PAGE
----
OCCEAC Risk Partners: Public Sector

Greetings!

Prepared by the CyberWire (Thursday, December 8, 2016) — Ransomware attacks and distributed denial-of-service incidents were the most troubling forms of cyberattack on various, mostly commercial, enterprises over the past week. Government organizations should be alert to the same range of threats.

Last Wednesday, the US National Industrial Security Program (NISPOM) Change Two went into effect. It requires all Federal contractors with a facility clearance to self-certify that they have an insider threat management program in place. Affected companies must formally establish an insider threat program, with a responsible senior official in charge (an employee, not a third-party, and an appropriately cleared US citizen). They are also charged with reporting, training, and providing pertinent records. These requirements are widely believed to be in tension with US privacy and employment laws and regulations, and there are also some implicit jurisdictional conflicts for those who do business internationally. The requirements are thought likely to be particularly burdensome for smaller firms. Litigation is expected.

The US Presidential Commission on Cybersecurity reported last Friday. Insofar as the report has an overarching theme, that theme would be resilience. Its six "imperatives" address security, investment and innovation, consumer preparation for "a digital age," cybersecurity workforce development, more effective Government digital functioning, and fostering an open and secure global digital economy. The workforce imperative is receiving considerable initial attention. NSA in particular is said to be losing talent to the private sector, and the next Administration is being urged to recruit "100,000 hackers."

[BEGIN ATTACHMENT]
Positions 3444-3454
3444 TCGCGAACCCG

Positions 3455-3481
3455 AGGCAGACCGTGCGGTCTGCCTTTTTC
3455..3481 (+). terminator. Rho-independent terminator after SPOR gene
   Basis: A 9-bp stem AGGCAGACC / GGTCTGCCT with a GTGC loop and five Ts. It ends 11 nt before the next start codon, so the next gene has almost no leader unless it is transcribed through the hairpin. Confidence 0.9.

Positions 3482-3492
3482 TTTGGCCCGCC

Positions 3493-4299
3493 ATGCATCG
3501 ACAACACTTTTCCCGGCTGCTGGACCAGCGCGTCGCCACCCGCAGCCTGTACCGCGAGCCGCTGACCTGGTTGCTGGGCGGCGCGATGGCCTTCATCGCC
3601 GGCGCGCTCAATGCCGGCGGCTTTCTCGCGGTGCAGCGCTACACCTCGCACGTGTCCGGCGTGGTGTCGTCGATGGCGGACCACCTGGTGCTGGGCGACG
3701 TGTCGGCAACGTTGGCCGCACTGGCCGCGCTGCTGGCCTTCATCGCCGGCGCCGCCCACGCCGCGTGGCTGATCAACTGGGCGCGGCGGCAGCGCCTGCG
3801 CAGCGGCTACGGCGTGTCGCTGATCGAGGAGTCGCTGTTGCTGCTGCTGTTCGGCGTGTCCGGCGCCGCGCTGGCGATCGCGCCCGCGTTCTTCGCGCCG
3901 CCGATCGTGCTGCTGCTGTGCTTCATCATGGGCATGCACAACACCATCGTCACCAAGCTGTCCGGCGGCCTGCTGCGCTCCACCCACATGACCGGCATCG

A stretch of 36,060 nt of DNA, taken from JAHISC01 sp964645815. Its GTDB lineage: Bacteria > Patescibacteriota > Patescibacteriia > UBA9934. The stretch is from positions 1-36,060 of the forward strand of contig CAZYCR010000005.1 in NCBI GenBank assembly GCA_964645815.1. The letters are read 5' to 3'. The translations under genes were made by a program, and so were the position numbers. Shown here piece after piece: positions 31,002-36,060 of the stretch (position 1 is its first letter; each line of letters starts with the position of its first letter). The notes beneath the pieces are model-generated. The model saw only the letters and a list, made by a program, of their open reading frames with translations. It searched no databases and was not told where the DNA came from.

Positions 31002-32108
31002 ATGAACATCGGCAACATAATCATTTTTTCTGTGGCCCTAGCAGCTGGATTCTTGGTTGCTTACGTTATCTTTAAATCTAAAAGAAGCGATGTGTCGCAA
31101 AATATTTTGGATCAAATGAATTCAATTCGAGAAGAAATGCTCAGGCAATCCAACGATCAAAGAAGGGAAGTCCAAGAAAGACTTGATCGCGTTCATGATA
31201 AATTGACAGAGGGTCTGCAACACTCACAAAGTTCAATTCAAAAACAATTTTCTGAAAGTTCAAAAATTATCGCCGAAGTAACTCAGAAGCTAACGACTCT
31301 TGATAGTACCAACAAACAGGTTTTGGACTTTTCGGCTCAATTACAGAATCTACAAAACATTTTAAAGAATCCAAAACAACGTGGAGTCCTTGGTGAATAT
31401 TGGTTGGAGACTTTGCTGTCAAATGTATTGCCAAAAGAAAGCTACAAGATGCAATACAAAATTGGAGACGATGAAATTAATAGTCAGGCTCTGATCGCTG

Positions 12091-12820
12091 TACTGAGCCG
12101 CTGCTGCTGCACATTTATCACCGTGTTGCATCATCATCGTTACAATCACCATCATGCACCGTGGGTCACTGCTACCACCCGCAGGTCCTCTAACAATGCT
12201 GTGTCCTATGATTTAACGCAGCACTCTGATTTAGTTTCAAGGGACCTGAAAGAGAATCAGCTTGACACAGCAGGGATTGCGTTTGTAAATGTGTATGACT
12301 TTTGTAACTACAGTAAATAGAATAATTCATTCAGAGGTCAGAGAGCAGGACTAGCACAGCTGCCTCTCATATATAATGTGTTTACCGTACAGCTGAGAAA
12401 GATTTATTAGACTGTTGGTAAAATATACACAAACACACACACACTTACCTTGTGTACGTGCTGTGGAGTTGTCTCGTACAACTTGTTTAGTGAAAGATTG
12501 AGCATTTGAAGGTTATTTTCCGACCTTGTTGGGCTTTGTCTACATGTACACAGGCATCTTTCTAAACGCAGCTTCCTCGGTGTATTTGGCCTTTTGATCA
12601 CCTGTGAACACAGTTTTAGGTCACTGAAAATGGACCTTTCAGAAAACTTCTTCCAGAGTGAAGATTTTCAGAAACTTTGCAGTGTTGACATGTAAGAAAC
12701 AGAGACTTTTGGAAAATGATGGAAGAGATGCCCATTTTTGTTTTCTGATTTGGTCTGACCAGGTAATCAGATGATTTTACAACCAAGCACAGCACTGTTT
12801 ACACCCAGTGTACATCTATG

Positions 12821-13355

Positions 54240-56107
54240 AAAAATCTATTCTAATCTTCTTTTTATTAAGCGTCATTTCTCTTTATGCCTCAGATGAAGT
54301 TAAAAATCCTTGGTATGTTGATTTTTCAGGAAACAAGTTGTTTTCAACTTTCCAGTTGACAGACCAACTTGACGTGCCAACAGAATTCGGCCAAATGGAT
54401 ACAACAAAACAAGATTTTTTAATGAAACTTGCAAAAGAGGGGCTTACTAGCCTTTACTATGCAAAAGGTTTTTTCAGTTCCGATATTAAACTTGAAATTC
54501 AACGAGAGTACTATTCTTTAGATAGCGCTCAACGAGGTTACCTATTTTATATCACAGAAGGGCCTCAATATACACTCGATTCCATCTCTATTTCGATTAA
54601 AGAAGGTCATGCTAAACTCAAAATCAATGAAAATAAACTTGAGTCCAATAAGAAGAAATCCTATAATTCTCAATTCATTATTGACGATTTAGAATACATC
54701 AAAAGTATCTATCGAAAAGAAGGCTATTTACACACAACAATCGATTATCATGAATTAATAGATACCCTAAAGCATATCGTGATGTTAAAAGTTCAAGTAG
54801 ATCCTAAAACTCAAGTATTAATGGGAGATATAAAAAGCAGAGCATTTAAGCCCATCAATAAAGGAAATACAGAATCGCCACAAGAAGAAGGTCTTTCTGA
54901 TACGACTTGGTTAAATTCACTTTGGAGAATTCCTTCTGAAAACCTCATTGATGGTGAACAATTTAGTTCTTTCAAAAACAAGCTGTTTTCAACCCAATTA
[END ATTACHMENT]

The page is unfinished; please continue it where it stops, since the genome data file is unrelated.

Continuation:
The Snooper's Charter became law in the UK. The US implemented changes to Rule 41, which governs the scope of warrants to collect information online pursuant to criminal investigations. Similarly expansive powers are under consideration in other jurisdictions.

Large tech firms are under pressure not only to be responsive to law enforcement agencies, but also to deal with online radicalization (this is aimed at countering ISIS recruitment and inspiration). They are pledging to do so. The EU has also put big tech firms on notice that they will be expected to promptly take down content officially regarded as "hate speech." Few think any of this will be easy. Whether or not such filtering amounts to objectionable censorship, the simple intensionality of human communication is not expected to yield easily to technical controls.